Fatally Flawed: The Child Protection Crisis in Australia
By Jeremy Sammut with Toby O’Brien 3 July 2009
Despite record government spending on child welfare services in this country, the child protection system is in crisis—most markedly in New South Wales.
Australian child protection authorities are failing to fulfil their core responsibility of protecting and rescuing vulnerable children. Reports of suspected child abuse and neglect are not being fully investigated, and the ‘Starved Girls’ of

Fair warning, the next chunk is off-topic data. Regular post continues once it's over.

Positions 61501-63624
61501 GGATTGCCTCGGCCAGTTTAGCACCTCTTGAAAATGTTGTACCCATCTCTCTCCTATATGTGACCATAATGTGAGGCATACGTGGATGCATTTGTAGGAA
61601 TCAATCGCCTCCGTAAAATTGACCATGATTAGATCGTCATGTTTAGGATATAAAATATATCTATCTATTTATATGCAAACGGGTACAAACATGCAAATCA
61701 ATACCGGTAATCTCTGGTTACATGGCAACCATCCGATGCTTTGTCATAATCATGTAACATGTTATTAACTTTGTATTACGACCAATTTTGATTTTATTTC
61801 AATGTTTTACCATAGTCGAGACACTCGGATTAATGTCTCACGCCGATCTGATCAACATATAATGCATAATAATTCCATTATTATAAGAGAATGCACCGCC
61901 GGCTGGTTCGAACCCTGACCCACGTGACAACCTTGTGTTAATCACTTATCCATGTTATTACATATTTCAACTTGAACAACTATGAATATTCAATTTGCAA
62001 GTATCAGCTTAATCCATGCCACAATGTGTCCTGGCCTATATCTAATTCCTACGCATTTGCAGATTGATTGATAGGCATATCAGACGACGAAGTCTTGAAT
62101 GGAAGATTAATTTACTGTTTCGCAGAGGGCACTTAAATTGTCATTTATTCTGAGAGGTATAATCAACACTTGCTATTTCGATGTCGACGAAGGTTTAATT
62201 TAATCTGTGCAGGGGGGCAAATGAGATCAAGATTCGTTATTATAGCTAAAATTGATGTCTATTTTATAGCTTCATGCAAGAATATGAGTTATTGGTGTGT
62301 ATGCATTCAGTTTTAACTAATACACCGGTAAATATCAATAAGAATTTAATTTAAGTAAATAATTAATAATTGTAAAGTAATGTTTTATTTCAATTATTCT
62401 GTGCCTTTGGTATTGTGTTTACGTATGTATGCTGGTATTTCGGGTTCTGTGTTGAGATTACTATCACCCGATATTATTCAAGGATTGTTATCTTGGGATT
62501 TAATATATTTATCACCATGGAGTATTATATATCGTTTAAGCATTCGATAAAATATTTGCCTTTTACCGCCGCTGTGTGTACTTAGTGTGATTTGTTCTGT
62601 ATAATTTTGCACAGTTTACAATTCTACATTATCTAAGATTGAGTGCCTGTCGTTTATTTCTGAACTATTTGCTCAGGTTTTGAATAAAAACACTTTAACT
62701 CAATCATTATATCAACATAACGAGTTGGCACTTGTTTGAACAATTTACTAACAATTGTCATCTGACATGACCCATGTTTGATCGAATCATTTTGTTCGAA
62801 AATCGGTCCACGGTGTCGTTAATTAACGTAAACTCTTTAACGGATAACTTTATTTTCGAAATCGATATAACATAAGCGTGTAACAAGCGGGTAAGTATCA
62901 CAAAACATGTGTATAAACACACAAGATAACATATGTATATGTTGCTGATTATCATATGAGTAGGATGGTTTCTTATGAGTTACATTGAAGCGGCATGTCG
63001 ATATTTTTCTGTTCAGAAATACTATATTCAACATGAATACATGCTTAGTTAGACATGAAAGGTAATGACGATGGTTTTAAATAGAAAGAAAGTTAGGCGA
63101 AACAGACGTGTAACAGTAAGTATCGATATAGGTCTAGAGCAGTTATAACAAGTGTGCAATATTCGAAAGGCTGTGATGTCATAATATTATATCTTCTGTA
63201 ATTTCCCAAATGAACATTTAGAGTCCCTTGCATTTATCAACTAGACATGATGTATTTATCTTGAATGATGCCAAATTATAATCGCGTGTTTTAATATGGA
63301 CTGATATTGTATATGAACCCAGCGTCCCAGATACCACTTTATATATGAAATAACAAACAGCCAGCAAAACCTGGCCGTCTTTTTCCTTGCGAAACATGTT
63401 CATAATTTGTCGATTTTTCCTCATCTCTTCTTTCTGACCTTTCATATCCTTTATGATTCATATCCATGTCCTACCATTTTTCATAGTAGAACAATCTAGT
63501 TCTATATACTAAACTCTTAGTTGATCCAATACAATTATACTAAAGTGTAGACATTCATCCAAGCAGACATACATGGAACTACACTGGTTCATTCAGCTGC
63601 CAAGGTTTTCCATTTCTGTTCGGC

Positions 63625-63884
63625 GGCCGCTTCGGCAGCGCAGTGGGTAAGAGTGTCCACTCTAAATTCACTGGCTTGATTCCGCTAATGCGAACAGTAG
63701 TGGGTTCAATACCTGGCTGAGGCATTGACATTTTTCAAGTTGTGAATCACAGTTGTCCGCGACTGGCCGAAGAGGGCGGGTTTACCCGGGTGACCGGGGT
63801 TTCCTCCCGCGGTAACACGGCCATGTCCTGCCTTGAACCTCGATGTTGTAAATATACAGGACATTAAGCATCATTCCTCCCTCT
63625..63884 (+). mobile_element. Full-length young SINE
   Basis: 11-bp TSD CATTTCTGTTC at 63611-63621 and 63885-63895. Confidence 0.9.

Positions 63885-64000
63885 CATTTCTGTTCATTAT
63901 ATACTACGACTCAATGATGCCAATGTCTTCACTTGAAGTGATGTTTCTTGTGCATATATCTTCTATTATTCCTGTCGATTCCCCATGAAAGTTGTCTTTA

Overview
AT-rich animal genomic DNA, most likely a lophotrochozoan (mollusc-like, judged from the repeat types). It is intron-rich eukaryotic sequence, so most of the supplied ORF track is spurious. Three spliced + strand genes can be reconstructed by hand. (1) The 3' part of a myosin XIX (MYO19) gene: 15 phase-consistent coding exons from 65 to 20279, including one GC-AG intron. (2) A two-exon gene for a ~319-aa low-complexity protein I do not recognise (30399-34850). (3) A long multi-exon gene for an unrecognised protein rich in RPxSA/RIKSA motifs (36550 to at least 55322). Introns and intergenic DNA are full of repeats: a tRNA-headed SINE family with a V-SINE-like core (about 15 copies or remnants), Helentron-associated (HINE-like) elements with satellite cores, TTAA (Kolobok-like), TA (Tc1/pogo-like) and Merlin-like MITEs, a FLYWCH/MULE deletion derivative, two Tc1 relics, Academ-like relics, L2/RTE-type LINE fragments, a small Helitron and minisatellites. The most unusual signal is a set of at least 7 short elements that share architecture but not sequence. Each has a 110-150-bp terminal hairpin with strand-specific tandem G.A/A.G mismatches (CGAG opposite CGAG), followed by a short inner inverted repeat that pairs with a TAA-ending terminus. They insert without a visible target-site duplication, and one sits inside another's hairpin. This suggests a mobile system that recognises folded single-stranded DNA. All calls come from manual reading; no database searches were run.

Australia are falling through the cracks in increasing numbers.
The establishment of government-run child protection authorities staffed by university-trained social workers in the 1970s led to a series of changes in child protection policy and practice.
The major change is that the traditional role of child protection work (the assessment and forensic investigation of reports concerning children in danger of abuse and neglect) has been crowded out by other forms of social work and community services, especially drug counseling, that focus on working with parents and preserving and reuniting families.
Download the complete Policy Paper by CIS here